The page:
The text of the introduction to the BBC Podcast Sea Levels Rise; The Compass, Living on the Edge Episode 1 of 4 says:
Five of the Solomon Islands have disappeared, many more are becoming uninhabitable. For Kerry and Sally, climate change is not a theory - it is what has made them abandon their island and the graves of their ancestors. They see themselves as lucky - they had family land to move to and the skills to build new homes on stilts - but they are resigned to moving again.
Award-winning journalist Didi Akinyelure visits her home city of Lagos to find out the latest solution to sea level rise in West Africa. The glass towers of the new financial district of Eko Atlantic are protected from the waves by state of the art sea defences. The residents of the luxury apartments should keep their feet dry whatever the climate throws at them. That may be small comfort for their unprotected neighbours in the shanty town on the lagoon, Makoko, but they’re experts in survival against the odds.
Certainly sea level is rising, on the order of perhaps 15 centimeters in the last century judging from this plot, and the New Scientist article Five Pacific islands vanish from sight as sea levels rise certainly adds credence to this. Answers to the question Sea Level Rise due to Climate Change shed some light on human-induced climate change.
Between about 04:00 and 06:00 in the podcast, Simon Albert, a climate change scientist from University of Queensland describes the situation in the Solomons.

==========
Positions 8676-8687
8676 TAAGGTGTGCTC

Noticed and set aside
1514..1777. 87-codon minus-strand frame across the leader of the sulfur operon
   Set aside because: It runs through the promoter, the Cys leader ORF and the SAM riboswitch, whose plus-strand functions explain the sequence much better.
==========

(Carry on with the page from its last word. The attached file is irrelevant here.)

Here is my best attempt at a transcription of a small part of the podcast:
The Solomons have really over the last couple of decades been a global “hot spot” for sea level rise. So the rates of sea level rise we’ve observed in the Solomons have been in the order of three times the global average.
Whilst globally the seas have been rising approximately 3 millimeters per year for the last couple of decades, the Solomons have seen a rise of 7 to 10 millimeters per year over that time frame.
A large part of that is a result of human-induced climate change, and then on top of that we’ve also had “the perfect storm” if you like, of a series of natural cycles in sea-level rise and weather conditions, such as El Nino, intensification of trade winds, which effectively have pushed water into the Western Pacific, resulting in a significantly higher than would be normally experienced.
Over the last 20 years we’ve seen sea level in the Solomons rise by 15 to 20 centimeters. When you translate that over these very low-lying islands, that can translate to the coast line receding by several hundreds of meters.
Question: Could someone help me better understand the phenomenon that have lead to this faster rate of local sea level rise in the Solomon islands?
edit: My original post had these four points. Once I replayed a few more times I realized they don't perfectly reflect the breakdown in the podcast, but since @John has taken the time to write such a great answer using them I'll include them here to maintain continuity:
- Human induced climate change
- Series of natural cycles in sea level rise
- Weather cycles such as El Niño
- Intensification of trade winds, which have pushed water into the pacific
below: The sea encroaches on a tropical island. Credit: Getty Images. From here. (click for full size)
below: Credit: Chris Roelfsema, from NewScientist. (click for full size)